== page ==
Opinion: the AMG One and Valkyrie don't work as 'road-legal track cars' | Top Gear
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Sunday 3rd December

Opinion: the AMG One and Valkyrie don't work as 'road-legal track cars'

Paul has thoughts on the Aston and AMG hyperbeasts, and they’re exactly as he predicted five years ago

Published: 11 Jul 2023

Is the dust settling around the Aston Martin Valkyrie and Mercedes-AMG One? I can’t find any tester who unreservedly likes either. Full disclosure, I haven’t driven them – frankly I don’t have the skills to take full advantage of any car so fast. I’ll leave it to the hotshoes, including our own Chris Harris and Ollie Marriage. But, ahem, I seem to be skilled at predicting the future. For years I’ve been saying they’d never work. In July 2018 I wrote, “They’re ‘road cars’ in the sense of road legal, but severely compromised as such by their track mission. Equally the track car bit will be undermined by the need to do speed bumps and emissions tests".

Two years before, in 2016, I’d interviewed Adrian Newey, Red Bull Racing’s tech chief who led the Valkyrie project before departing, and Marek Reichman, Aston Martin’s head of design. They said there’d be a track version, and it would be very similar to the road one, except for aero and tyres and chassis set-up. “We don’t have time to do two cars,” Reichman said.

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In the end they absolutely did do two cars – the AMR Pro having a longer wheelbase and bigger monocoque. Critically, it ditches the hybrid powertrain, active aero and hydraulic active suspension. Saving itself a huge 300kg. Chris Harris says the AMR Pro is “one of the most special cars I’ve had the pleasure to drive”. He said, as I’d predicted, that losing those complications necessary to make it work as a road car are exactly what made it better.

The AMG One suffers many of the same added mass issues as the Valkyrie road car. It needs a lifting suspension and active aero because track spoilers aren’t allowed on the road lest they decapitate a passing cyclist. It also needs heavy plug-in batteries because you can’t start an F1 engine from cold so the batteries are used to warm it up, replacing mains heaters in a Grand Prix pit.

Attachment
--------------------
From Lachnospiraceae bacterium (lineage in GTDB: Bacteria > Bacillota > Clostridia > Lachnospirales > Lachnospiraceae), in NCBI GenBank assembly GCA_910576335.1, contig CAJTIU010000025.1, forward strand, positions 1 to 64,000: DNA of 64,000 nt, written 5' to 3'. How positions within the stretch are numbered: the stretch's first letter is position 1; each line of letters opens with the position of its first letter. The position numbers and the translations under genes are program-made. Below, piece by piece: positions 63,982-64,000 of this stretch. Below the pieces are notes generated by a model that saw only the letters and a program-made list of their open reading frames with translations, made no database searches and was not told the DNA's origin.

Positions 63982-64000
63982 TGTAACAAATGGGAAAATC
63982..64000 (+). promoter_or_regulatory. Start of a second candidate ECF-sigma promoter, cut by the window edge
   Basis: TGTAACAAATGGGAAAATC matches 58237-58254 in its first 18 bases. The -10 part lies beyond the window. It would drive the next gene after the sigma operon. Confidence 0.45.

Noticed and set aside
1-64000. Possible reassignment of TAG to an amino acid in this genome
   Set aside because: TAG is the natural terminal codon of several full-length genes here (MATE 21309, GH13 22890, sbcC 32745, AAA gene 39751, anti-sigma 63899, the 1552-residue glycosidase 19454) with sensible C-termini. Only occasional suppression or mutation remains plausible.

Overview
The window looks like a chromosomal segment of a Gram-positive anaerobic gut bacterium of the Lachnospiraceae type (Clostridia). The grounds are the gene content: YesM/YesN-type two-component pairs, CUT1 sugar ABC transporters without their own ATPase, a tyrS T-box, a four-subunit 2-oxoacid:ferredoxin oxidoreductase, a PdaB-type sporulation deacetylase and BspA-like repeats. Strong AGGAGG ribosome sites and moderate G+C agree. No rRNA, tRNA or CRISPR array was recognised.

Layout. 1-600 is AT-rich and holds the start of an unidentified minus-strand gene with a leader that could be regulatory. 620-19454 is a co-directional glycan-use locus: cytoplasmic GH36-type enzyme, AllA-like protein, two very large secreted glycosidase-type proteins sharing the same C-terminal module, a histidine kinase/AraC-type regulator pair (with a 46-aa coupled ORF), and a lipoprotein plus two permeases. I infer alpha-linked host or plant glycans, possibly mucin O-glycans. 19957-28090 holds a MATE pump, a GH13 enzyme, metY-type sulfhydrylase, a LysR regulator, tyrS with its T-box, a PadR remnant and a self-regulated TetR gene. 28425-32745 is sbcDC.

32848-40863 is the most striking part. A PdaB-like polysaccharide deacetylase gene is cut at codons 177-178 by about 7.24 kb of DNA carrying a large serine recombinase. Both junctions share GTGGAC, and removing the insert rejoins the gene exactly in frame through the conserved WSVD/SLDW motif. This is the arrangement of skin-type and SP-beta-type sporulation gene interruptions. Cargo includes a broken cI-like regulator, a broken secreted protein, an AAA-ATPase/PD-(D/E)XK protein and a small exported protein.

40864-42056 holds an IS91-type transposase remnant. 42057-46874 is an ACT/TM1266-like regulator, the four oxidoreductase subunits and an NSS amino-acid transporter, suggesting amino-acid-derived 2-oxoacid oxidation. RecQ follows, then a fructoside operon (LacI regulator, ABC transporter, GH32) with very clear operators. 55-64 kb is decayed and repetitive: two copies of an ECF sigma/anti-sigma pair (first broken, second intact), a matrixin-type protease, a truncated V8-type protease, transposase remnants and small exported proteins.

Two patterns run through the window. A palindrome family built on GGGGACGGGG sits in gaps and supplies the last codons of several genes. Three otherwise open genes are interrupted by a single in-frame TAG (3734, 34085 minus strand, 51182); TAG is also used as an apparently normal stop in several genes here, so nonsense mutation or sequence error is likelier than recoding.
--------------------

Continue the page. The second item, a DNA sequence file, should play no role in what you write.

There is vast irony that the Aston AMR Pro is a track car ‘derived from’ a road car, itself a road car that claims to be track capable. Hmm, if you want a track car, start with a track car and don’t go round the road car houses.

So I can’t stand the nonsense that they’re ‘unconstrained’ because their engineering is claimed to overcome the ineluctable contradictions of doing two very different jobs.

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Come to think of it, even if a car has just one job, there’s no way it can be unconstrained. I asked Adrian Newey about his new ‘unconstrained’ track car, the Red Bull RB17. Can it be super wide, in search of mechanical grip? No, because it has to fit in a truck. Can it have ultra sticky tyres? No, because budget limits it to an LMP1 tyre. Can it have unprecedented power? No, because said tyre can only take 1,000bhp. Ultra light? No, because it must be crash safe. Tiny frontal area? No, because drivers want to sit alongside their coach. A sucker downforce fan? No, because it mustn’t feel alien to drivers who’ve learned on other track cars. Complex set-up? No, because it mustn’t demand a huge pit crew.

Ah, so this totally ‘unconstrained’ car is already boxed into a seven-legged maze, surrounded by solid walls of constraint.

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